October 14, 2012

Long-Term Effects Of An ADHD Diagnosis

What is already a rather controversial practice – medicating children for ADHD and other mental conditions – just got more controversial. The effects of these types of medications have been […]

What is already a rather controversial practice – medicating children for ADHD and other mental conditions – just got more controversial. The effects of these types of medications have been intensely researched and passionately debated. But it is no longer just an issue that our children are facing – the pharmaceutical companies are now targeting adults, as well! Listen to The Dani Johnson Show as Dani explores the realities of a highly medicated nation.

Part 1:

Part 2:

First Steps to Success
First Steps to Success

Join the conversation

  1. Tika October 13, 2012
    reply

    Thank you for shedding light on adult ADHD. My brother-in-Christ suffers from a severe case of ADHD. The simple things we do are difficult for him. It has effective him maintain a career, and he has difficult with college. He returned back to college as an adult learner. Only pray is what gets him through living with ADHD. He can’t keep a job, it becomes too much and he’s asked to leave or he quits. At this point he’s seeking social security disability and that doesn’t look very promising. I’m excited to listen in tomorrow. Thanks again Dani.

  2. Denise Seger October 14, 2012
    reply

    Thank you Dani,
    I really don’t think people understood what drugs could do to the kids and that was covered!!!! Thank you Thank you Thank you cause so many people look for the easy solution with drugs for this for that and this one for that. THANK YOU SO MUCH!!!!

  3. Kathy Bertram October 14, 2012
    reply

    This is a subject that I pray my daughter and her family will take not and listen. my grandson has been diagnosed, the Dr, says only medication there is not anything natural. I disagree and know as my ruby son teacher in kindergarten said that he had ADHD. We fussed to listen. I changed diet and did every thing I knew to do 35 years ago. Please pray for my grandson, he hates taking the medication.

    • Carrie November 5, 2012
      reply

      Look into the Feingold program. It is the only thing that worked for us. We did try medication, but it doesn’t work for long, you have to increase doses, they have disturbing thoughts, and insomnia after a while. It is a hard change, but worth it. And, once you do it, you will be in awe of why everyone else hasn’t tried it! Prayers coming your way too. It is a hard road, but there are a lot of others going through the same thing right now. And, it can get better.

  4. Jenny October 28, 2012
    reply

    I’m an occupational therapist and work with kids who have an ADHD diagnosis (among many other diagnoses). I am so happy to hear your message today. Parents often ask me my opinion about medication for their child with an ADHD diagnosis and I always advise it is the last step. Many kids are so sedentary throughout the day that they don’t sleep well at night, then they are oversleeping, missing breakfast, eating junk, then you have a little kid in school who has trouble paying attention, fidgets and doesn’t pay attention. Fix the environment, set your kid up for success by providing good nutrition, fun exercise with the family (kids should be actively playing for a few hours a day! – Turn off the TV and let them play). In the morning wake up on time and leave the house having a good breakfast (like porridge and fruit – not sugared processed cereal). Spend the time in the car teaching your child how to behave in class – your kid might not understand some of the unwritten classroom rules. (Such as sit still while sitting on the carpet for story time or ask before going to the toilet). If this isn’t helping then I suggest occupational therapy (OT) is an intervention for ADHD that is drug free and uses activity and education to equip clients to do what they need to do. There are many free online resources you can access and many schools have OT available. Parents who do use the medication should use a diary to daily monitor their child, use videos to get a visual record also of your child’s speech, responses, play etc because it can be tricky to monitor subtle changes in your child’s language or response time as a busy parent. Remember that the way our society lives is artificial your energetic, adventurous, easily distracted (means they notice everything) child would be perfectly equipped to successfully live in a different environment – think what life would be like just 100 or 200 years ago where you live and how these qualities would have made them a perfect new settler / inventor / artist / hunter / designer and more! in just a slightly different environment than the apartment living, TV watching, mindless lifestyle many of us are sadly adopting for ourselves and our children. Just to reiterate: The first step should be exercise, good nutrition, good sleep, educate about the expected rules and if you need further assistance then seek the help of a professional educational psychologist or occupational therapist. If you do use medication monitor your child before and after with a daily diary and visual record. These drugs cause permanent neurological (brain) changes and should only be used with careful consideration.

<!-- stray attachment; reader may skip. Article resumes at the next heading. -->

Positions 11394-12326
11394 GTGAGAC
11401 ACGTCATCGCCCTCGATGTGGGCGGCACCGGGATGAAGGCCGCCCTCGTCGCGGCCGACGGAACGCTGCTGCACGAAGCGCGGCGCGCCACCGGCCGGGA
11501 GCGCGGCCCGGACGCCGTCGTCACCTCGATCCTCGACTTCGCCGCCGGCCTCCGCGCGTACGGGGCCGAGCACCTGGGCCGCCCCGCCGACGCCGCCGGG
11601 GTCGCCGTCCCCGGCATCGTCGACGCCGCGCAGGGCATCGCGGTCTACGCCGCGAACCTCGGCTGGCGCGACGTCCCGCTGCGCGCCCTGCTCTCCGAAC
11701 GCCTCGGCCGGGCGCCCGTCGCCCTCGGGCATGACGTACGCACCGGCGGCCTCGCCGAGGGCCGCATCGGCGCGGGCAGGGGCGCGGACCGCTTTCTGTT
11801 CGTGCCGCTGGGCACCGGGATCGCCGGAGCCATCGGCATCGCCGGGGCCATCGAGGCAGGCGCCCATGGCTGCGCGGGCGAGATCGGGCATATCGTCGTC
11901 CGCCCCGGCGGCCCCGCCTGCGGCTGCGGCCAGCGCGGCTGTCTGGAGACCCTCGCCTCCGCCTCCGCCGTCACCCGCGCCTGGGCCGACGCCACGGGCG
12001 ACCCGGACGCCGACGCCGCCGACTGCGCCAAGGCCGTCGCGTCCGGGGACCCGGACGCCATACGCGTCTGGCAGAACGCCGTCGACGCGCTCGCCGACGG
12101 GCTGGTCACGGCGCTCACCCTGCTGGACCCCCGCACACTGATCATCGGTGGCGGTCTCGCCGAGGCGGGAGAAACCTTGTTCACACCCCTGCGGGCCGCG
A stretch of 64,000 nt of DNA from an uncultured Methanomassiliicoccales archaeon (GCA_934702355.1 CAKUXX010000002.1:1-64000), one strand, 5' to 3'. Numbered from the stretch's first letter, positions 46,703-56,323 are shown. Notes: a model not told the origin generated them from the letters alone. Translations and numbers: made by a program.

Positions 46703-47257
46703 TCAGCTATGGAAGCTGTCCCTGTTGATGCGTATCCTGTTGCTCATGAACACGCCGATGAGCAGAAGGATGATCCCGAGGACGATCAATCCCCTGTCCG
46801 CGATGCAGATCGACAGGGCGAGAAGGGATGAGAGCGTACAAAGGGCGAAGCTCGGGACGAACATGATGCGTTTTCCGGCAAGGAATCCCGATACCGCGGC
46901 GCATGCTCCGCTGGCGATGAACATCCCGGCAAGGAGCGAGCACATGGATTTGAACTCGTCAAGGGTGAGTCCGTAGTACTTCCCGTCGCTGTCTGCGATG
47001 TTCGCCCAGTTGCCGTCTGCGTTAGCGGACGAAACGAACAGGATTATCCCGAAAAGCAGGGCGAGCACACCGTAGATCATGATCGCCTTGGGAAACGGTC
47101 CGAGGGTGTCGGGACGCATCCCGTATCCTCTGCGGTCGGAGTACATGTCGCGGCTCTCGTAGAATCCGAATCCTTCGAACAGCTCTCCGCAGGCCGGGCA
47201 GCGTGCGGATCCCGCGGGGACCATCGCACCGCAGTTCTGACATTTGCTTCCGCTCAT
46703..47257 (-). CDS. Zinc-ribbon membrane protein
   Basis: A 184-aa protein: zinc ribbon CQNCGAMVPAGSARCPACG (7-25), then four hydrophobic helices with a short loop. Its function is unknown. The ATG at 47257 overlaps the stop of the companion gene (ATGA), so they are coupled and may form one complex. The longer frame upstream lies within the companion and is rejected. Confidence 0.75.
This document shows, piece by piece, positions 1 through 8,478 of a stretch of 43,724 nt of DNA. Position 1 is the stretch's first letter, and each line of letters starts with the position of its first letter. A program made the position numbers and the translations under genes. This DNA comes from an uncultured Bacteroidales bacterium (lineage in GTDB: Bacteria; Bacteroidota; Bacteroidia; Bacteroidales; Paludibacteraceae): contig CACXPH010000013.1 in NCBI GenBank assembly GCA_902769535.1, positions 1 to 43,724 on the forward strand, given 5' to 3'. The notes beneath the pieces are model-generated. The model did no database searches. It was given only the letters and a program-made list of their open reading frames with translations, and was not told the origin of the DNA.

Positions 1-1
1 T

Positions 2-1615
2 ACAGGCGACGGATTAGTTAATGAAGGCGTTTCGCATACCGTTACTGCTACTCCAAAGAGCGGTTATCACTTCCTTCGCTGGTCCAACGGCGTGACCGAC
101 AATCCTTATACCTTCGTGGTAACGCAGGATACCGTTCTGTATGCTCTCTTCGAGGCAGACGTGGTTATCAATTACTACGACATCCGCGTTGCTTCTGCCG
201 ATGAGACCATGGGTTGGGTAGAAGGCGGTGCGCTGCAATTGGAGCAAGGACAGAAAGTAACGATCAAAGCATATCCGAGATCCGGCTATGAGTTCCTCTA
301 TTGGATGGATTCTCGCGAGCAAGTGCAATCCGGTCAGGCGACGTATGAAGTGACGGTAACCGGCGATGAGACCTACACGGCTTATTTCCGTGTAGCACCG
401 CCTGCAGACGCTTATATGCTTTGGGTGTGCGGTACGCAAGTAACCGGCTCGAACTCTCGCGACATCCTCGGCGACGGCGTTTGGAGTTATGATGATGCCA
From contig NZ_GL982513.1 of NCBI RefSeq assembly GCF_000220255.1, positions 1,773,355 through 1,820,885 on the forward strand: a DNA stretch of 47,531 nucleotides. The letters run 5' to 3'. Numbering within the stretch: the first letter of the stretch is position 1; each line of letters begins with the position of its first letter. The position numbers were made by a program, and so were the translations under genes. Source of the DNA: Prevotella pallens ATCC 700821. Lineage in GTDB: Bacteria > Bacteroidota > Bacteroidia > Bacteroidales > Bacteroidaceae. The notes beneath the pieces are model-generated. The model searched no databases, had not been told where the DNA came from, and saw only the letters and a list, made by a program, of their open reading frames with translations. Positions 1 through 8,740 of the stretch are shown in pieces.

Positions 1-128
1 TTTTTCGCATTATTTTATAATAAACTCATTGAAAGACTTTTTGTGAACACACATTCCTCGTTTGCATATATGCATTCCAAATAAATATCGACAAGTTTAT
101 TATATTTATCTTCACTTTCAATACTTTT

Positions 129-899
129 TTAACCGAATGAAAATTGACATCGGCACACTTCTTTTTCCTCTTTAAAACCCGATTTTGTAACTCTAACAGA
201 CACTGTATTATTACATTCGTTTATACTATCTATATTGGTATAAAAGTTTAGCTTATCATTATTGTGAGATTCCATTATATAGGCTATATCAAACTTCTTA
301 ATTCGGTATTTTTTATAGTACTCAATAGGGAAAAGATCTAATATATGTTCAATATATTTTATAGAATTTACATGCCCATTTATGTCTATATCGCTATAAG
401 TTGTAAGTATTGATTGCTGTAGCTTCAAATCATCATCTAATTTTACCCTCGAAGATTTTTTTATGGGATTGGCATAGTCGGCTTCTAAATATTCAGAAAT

5. Jenny October 28, 2012
    reply

    I would further add that if you are a parent facing this diagnosis over your child it is worth having your child checked for food allergies, reflux and constipation as issues in this area can look like attention / behavioural issue but you would need professional consultation to determine if there is a bio-medical cause of the attention issue you are seeing.. Remember if you or your child does have an attention disorder you have professionals out there that can support you without using medication as the first recourse.